Chow’s inclusion of photographs enhances the book. The photograph of two independent factional churches right next door to each other, cheek by jowl in Horizontal Dyke Village (164) is rather startling. Another photograph of two factional church buildings in close proximity in Stone Ground Village, another rural community, is also intriguing (162). But then as Chow describes the three factions of Adventism in this latter village, each located in their impressive multi-storied church buildings independently owned, with their separate liturgies, pastoral staffing, kinship connections, and outreach programs, all within five minutes walking distance of each other, I kept thinking of a place like Loma Linda, California, and realized things were not much different. At the University Church, an expansive facility serves the needs of a strand of Adventism that is professional, rather wealthy, media savvy, and middle of the road if not progressive in theological conviction. The Advent Hope congregation meets in the Damazo Amphitheater in the Centennial building in another part of the same university campus—a group following a very traditional style of worship and which emphasizes eschatology and traditional evangelism. Right next to the University Church, a congregation meets in a state-of-the-art meeting venue, using a contemporary worship style with music and visual effects that some think would turn James White in his grave. But at least these are all under one cohesive pastoral team. Across the street, prominently situated on “Campus Hill,” a more conservative congregation with its own pastoral team finds a home. North America is really not that different from China.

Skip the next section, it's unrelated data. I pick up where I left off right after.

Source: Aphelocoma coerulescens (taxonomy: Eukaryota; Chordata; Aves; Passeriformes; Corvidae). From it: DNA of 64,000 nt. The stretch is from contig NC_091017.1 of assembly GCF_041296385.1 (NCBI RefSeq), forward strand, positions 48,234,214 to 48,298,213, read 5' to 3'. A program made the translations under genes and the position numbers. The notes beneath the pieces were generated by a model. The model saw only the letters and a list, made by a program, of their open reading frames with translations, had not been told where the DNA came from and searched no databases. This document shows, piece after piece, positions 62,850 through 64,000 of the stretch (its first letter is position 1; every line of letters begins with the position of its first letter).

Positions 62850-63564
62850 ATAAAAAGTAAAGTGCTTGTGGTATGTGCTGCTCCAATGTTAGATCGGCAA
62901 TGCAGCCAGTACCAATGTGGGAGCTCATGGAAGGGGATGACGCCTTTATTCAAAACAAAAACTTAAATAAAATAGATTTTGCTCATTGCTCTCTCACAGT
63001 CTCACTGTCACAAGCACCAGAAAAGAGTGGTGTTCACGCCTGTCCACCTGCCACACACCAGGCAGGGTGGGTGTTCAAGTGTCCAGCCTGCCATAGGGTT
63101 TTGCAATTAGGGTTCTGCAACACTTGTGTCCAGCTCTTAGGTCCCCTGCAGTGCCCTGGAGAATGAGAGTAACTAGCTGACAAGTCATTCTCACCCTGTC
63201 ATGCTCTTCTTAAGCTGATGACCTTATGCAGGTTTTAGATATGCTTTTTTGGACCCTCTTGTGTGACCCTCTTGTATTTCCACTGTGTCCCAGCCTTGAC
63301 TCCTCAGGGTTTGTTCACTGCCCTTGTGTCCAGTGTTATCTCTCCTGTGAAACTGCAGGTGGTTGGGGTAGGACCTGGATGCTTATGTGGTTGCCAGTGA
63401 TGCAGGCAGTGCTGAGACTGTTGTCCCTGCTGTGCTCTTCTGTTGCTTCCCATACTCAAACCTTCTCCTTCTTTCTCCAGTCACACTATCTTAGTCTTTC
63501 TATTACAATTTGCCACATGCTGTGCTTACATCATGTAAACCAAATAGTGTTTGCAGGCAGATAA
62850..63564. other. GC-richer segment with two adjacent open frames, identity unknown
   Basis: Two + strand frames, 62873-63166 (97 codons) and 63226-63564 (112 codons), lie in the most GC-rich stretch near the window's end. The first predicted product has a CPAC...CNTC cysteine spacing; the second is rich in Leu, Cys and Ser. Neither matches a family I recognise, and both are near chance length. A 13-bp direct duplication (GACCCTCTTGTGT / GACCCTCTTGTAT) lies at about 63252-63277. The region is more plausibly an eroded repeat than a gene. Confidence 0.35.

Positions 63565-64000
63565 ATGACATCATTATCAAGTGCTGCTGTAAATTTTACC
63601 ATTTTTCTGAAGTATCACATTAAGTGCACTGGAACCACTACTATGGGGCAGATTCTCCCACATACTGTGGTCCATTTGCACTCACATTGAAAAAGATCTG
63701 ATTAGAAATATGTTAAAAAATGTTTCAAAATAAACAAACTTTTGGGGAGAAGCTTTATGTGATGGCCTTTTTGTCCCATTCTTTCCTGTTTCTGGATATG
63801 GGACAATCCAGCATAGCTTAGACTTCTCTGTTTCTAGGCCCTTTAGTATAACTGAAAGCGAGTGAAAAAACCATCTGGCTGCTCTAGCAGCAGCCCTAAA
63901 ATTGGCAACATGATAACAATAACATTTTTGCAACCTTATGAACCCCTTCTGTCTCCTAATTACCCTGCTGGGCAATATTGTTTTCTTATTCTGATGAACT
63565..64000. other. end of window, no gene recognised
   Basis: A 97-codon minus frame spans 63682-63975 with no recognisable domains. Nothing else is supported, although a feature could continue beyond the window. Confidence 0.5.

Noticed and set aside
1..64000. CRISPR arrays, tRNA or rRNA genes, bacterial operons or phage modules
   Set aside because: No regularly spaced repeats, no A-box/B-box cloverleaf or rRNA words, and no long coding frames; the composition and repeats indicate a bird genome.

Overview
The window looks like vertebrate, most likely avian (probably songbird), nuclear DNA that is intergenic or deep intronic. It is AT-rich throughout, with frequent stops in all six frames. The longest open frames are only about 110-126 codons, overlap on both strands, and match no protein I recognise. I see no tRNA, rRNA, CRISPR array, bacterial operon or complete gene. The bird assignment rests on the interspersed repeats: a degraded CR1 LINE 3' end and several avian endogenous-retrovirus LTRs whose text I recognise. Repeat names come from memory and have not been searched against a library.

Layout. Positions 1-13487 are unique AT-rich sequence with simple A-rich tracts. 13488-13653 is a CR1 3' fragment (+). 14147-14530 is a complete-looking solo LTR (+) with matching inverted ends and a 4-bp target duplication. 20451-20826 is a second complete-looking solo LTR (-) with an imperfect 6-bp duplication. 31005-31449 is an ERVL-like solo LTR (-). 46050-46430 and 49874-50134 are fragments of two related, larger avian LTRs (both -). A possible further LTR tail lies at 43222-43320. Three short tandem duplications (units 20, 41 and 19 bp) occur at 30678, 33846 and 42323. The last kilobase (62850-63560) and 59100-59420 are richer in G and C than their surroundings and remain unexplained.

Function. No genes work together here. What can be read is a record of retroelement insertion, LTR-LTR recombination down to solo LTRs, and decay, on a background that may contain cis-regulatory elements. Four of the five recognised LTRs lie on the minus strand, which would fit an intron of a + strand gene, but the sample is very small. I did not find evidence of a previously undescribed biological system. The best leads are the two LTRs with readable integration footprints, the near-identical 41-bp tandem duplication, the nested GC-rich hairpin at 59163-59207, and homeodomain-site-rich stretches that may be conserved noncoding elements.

And Adventists are not the only ones with clustered competing buildings and congregations. I could not help thinking also of the Anglicans. In Binfield Village, for example, just across the road from Newbold College in England sits St. Marks Church, with All Saints Church down at the far end of the same little village, each with its impressive architecture. St. Marks was built as a “chapel of ease,” explained my good friend Helen Pearson, because as the village grew it became a bit too far for the older folk to walk to All Saints, which is now less than a four-minute drive away. She reported that whether the congregations observe high or low church liturgy really depends on the minister. When I was pastoring the Newbold College Church, conveniently located between the two Anglican congregations, I marveled at how Owen Blatchley, then the kindly rector and a good friend of Adventists, expertly served as pastor to the two distinct congregations and quite openly claimed himself to be the pastoral host to Newbold’s lately arrived Adventists as well. Adventists were sure glad for the use of his church graveyard.

Highlights